Fine Points of the Law
Shooting “upskirt” photos of a 13-year-old girl is not illegal in Oregon, declared Judge Eric Butterfield in February, thus acquitting Patrick Buono, 61, of the crimes of invasion of privacy and “encouraging child sexual abuse.” Buono’s behavior was “appalling,” Judge Butterfield noted, but since the girl was in a public place (a Target store) and no nudity was involved (she wore underpants), the specifics of Oregon statutes were not violated. Said Buono’s lawyer, “It’s incumbent on us as citizens to cover up whatever we don’t want filmed in public places.”
Is This a Great Country, or What?
— Felons, and those convicted of domestic assault, and those with a history of mental illness, cannot by federal law buy firearms or explosive devices, but Americans on the National Counterterrorism Center’s consolidated watch list can — and may possess an unlimited quantity. (In 2013 and 2014, 455 of 486 prospective purchasers on the list passed the background check, and going back to 2004, 2,043 of 2,233, according to a recent Government Accountability Office report.) Legislation to add watch listees as a banned category was introduced again this year, but has failed several times in the past.
— The annual National Basketball Association All-Star game in February provided a windfall for the co-host arena’s proprietor, James L. Dolan, whose family owns not only Madison Square Garden but also the NBA’s richest franchise (the Knicks), hockey’s second-richest (the Rangers), and the New York region’s telecom juggernaut Cablevision. Among the government handouts Dolan receives is the 33-year (and counting) exemption from property taxes for the Garden’s four square blocks (“among the most valuable (plots of land) on Earth,” according to New York City Mayor Bill de Blasio) — a government gift, in 2014 alone, worth $54 million.
The three-week February exhibition of Alejandro Figueredo Diaz-Perera consisted of a blank wall in Chicago’s West Loop gallery — with the artist present only in the sense that he was residing in a narrow, 10-foot crawl space behind the wall with only a single sign alerting patrons (“I am here, but you will not see me”). Diaz-Perera’s “In the Absence of a Body” was designed, he said, to explore the boundary between presence and absence.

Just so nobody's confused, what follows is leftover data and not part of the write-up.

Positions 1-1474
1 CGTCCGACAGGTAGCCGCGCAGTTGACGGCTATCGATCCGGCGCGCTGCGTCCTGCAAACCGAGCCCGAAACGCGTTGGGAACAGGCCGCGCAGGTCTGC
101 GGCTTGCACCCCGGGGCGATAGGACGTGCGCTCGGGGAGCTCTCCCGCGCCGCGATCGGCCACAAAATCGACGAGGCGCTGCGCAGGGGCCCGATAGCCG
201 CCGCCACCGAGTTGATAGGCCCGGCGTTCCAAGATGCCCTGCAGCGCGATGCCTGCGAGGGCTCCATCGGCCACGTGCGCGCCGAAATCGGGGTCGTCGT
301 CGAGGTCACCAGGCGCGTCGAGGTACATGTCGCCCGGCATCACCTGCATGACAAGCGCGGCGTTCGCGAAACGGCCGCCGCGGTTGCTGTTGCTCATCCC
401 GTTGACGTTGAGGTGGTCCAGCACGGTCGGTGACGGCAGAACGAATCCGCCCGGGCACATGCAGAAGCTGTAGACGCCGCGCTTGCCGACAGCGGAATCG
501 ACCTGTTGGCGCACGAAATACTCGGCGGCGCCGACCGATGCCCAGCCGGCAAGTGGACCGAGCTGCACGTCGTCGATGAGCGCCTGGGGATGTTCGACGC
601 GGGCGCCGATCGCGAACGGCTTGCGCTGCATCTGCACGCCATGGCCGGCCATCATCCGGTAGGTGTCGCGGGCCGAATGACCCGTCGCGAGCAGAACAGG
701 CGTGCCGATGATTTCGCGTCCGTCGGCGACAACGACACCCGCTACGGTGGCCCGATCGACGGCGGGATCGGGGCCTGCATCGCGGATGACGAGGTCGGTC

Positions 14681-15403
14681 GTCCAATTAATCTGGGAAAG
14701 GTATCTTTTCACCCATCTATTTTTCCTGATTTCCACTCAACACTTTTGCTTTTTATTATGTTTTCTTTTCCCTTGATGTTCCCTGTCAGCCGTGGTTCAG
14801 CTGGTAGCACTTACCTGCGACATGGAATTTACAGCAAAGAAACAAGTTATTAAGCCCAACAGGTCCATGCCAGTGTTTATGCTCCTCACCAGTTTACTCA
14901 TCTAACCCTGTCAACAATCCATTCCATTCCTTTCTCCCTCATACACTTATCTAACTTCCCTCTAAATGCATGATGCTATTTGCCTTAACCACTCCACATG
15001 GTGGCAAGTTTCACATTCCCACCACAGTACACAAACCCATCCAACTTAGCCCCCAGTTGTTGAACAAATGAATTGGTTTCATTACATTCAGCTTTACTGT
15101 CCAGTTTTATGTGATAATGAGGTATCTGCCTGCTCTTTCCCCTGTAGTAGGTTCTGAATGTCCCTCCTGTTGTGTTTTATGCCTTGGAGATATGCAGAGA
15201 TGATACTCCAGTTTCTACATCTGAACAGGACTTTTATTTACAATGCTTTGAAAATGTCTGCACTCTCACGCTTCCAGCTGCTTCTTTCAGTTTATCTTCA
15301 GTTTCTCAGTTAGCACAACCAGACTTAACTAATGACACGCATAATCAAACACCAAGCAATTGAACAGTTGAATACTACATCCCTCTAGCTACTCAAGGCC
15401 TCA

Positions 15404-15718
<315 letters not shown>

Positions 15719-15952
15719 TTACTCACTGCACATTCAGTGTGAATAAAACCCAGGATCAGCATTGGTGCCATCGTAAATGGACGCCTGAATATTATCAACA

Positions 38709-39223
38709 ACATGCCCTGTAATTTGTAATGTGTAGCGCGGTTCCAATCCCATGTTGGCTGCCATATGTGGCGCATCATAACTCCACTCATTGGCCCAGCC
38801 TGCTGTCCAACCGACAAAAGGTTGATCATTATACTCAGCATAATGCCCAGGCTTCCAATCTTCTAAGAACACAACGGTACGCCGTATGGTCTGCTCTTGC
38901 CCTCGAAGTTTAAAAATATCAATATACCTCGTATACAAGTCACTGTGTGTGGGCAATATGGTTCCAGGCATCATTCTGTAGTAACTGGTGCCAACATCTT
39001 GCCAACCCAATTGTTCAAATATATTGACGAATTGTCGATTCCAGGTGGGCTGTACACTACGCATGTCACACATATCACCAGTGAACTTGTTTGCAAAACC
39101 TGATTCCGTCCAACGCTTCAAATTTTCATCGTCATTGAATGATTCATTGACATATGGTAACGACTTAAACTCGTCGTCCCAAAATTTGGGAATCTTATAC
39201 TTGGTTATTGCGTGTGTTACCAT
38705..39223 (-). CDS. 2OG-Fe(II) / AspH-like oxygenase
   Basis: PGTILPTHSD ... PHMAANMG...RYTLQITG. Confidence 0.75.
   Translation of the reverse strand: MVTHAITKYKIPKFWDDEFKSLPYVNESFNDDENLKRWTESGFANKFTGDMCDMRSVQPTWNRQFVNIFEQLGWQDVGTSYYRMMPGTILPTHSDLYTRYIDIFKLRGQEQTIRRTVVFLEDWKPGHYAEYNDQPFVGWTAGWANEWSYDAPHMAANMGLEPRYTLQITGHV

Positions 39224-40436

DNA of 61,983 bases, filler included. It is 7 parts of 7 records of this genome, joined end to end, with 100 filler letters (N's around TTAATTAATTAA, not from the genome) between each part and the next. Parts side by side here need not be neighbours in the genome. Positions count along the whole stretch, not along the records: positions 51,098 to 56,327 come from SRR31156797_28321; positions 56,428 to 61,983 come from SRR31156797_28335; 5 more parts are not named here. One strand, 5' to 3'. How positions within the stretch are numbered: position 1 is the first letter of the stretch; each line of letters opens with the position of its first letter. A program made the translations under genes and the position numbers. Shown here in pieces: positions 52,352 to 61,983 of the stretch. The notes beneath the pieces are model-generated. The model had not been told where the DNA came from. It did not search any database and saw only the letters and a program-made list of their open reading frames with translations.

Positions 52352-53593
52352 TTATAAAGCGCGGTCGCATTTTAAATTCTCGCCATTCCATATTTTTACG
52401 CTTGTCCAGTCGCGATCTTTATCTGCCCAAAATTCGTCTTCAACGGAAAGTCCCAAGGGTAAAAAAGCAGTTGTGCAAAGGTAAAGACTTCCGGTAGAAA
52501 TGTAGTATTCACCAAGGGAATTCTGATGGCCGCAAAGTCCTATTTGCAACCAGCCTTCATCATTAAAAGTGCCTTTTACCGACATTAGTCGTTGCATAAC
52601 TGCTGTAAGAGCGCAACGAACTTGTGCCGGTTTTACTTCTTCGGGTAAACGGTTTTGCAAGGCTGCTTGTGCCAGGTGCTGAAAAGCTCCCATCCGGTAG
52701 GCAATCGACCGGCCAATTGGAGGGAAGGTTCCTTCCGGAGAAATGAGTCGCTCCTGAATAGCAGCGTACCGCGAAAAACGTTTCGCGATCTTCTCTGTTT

(1) A motorist smashed into a power pole at 2 a.m. on Feb. 25 in Tukwila, Washington, because, he explained, he was “chasing an owl.” (Police somehow found him to be sober and did not charge him.) (2) Officials in Salem, Oregon, posted signs in February to warn joggers on a popular running path that they might be attacked by a rogue owl or owls, after four people were aggressively pecked at by dive-bombers. (One design for the sign came from cable TV personality Rachel Maddow.) (3) A bar called Annie the Owl was scheduled for a special one-week event in London in March, for patrons to sip drinks while domesticated owls perch on their shoulders. Interest was so keen that a lottery was required for tickets.
The Continuing Crisis
America’s Least Interesting Couple: Bill Bresnan, 74, of Toms River, New Jersey, has written a love letter to his wife, Kirsten, also 74, every day for nearly 40 years — more than 10,000 in number — and continuing, according to a February ABC News report. “We’ve never had a fight,” he said. Their romance continues over, for example, playing “Boggle” at breakfast or having candlelit dinners with wine. (Bonus: Kirsten has hoarded all of the letters, filed by date, in 25 boxes.)
Latest Religious Messages
Margurite Haragan, 58, was charged with two harassment counts against a Jewish woman in Boise, Idaho, in February after the victim complained of being screamed at and roughed up by Haragan, who was trying to pressure her to acknowledge a belief in Jesus Christ. After Haragan allegedly stepped on the woman’s neck and pulled her hair upward, the victim promised to become a Christian. Haragan then departed but returned two days later to continue the alleged harassment. (The genesis of the women’s relationship was unclear from news reports.)
The “Pedophile Loophole”: The Mississippi Department of Education reported recently that federal student privacy law bars local schools from alerting the MDE about college-age student teachers who might be having inappropriate relationships with the K-12 students they teach. The Family Educational Rights and Privacy Act apparently controls regulation of the student teachers during on-the-job classroom training (or, as a reporter for the Clarion-Ledger of Jackson wrote, “What happens in college, apparently, stays in college”). The MDE, which issues educator licenses, thus may never learn of the inappropriate behavior of the student teacher.
People With Issues
“Mummy Maxine” and her husband, Derek Ventham, run adult baby nurseries (the current one, in North Liverpool, England), charging men the equivalent of $115 an hour to lounge in their cribs, in man-sized infant clothing, while being fawned over as if they were helpless pre-toddlers. (No sex play is allowed, but diaper-changing costs about $40 extra.) Even tamer is the “adult preschool” in New York City that Michelle Lapidos and a partner intend to start soon. A month-long course will allow grownups to “relive their pre-K days” with finger-painting, show-and-tell and nap time, she told the Village Voice in January, all while dressing in “your 4-year-old best.”